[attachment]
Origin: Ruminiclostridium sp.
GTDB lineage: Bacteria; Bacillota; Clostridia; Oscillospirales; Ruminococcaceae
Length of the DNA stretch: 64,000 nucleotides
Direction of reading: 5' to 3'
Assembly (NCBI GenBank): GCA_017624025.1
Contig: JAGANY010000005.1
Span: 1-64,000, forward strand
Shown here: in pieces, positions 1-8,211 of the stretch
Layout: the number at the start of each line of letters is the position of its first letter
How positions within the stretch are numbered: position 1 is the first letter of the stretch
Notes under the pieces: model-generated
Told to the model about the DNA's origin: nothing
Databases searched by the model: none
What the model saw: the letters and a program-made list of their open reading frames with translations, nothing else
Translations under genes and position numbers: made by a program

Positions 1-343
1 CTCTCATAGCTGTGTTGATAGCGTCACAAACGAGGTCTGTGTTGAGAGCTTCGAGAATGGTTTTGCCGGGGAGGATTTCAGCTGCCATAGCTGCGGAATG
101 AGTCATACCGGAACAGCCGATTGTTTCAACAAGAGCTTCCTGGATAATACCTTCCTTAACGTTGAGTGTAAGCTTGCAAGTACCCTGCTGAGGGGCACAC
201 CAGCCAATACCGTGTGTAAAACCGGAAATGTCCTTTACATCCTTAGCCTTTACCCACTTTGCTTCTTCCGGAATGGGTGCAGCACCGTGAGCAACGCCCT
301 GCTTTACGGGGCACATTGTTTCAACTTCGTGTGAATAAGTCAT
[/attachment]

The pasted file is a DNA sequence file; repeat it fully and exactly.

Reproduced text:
Origin: Ruminiclostridium sp.
GTDB lineage: Bacteria; Bacillota; Clostridia; Oscillospirales; Ruminococcaceae
Length of the DNA stretch: 64,000 nucleotides
Direction of reading: 5' to 3'
Assembly (NCBI GenBank): GCA_017624025.1
Contig: JAGANY010000005.1
Span: 1-64,000, forward strand
Shown here: in pieces, positions 1-8,211 of the stretch
Layout: the number at the start of each line of letters is the position of its first letter
How positions within the stretch are numbered: position 1 is the first letter of the stretch
Notes under the pieces: model-generated
Told to the model about the DNA's origin: nothing
Databases searched by the model: none
What the model saw: the letters and a program-made list of their open reading frames with translations, nothing else
Translations under genes and position numbers: made by a program

Positions 1-343
1 CTCTCATAGCTGTGTTGATAGCGTCACAAACGAGGTCTGTGTTGAGAGCTTCGAGAATGGTTTTGCCGGGGAGGATTTCAGCTGCCATAGCTGCGGAATG
101 AGTCATACCGGAACAGCCGATTGTTTCAACAAGAGCTTCCTGGATAATACCTTCCTTAACGTTGAGTGTAAGCTTGCAAGTACCCTGCTGAGGGGCACAC
201 CAGCCAATACCGTGTGTAAAACCGGAAATGTCCTTTACATCCTTAGCCTTTACCCACTTTGCTTCTTCCGGAATGGGTGCAGCACCGTGAGCAACGCCCT
301 GCTTTACGGGGCACATTGTTTCAACTTCGTGTGAATAAGTCAT